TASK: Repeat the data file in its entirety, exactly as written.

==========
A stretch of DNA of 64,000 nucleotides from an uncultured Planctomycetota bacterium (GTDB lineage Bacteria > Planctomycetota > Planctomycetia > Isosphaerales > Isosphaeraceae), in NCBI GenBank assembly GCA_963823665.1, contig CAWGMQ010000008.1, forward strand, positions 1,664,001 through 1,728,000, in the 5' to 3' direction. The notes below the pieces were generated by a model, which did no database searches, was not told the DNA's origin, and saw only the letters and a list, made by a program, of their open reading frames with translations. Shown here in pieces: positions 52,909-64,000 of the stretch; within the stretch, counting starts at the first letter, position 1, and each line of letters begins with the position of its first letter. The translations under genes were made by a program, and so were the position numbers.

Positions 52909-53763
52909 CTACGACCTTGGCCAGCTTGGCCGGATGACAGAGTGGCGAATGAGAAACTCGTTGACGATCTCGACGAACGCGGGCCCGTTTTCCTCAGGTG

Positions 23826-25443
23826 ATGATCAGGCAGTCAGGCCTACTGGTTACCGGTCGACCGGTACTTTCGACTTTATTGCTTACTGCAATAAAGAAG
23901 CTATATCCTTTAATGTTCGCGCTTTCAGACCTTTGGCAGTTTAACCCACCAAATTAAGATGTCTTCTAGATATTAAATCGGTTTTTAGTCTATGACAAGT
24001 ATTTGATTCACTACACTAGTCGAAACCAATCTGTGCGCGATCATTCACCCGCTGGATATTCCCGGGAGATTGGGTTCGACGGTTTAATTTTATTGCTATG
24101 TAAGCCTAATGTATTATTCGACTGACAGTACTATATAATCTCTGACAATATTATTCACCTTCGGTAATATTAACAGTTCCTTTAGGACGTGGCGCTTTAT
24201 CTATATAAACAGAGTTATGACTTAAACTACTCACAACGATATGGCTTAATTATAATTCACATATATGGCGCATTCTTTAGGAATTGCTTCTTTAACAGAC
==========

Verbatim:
A stretch of DNA of 64,000 nucleotides from an uncultured Planctomycetota bacterium (GTDB lineage Bacteria > Planctomycetota > Planctomycetia > Isosphaerales > Isosphaeraceae), in NCBI GenBank assembly GCA_963823665.1, contig CAWGMQ010000008.1, forward strand, positions 1,664,001 through 1,728,000, in the 5' to 3' direction. The notes below the pieces were generated by a model, which did no database searches, was not told the DNA's origin, and saw only the letters and a list, made by a program, of their open reading frames with translations. Shown here in pieces: positions 52,909-64,000 of the stretch; within the stretch, counting starts at the first letter, position 1, and each line of letters begins with the position of its first letter. The translations under genes were made by a program, and so were the position numbers.

Positions 52909-53763
52909 CTACGACCTTGGCCAGCTTGGCCGGATGACAGAGTGGCGAATGAGAAACTCGTTGACGATCTCGACGAACGCGGGCCCGTTTTCCTCAGGTG

Positions 23826-25443
23826 ATGATCAGGCAGTCAGGCCTACTGGTTACCGGTCGACCGGTACTTTCGACTTTATTGCTTACTGCAATAAAGAAG
23901 CTATATCCTTTAATGTTCGCGCTTTCAGACCTTTGGCAGTTTAACCCACCAAATTAAGATGTCTTCTAGATATTAAATCGGTTTTTAGTCTATGACAAGT
24001 ATTTGATTCACTACACTAGTCGAAACCAATCTGTGCGCGATCATTCACCCGCTGGATATTCCCGGGAGATTGGGTTCGACGGTTTAATTTTATTGCTATG
24101 TAAGCCTAATGTATTATTCGACTGACAGTACTATATAATCTCTGACAATATTATTCACCTTCGGTAATATTAACAGTTCCTTTAGGACGTGGCGCTTTAT
24201 CTATATAAACAGAGTTATGACTTAAACTACTCACAACGATATGGCTTAATTATAATTCACATATATGGCGCATTCTTTAGGAATTGCTTCTTTAACAGAC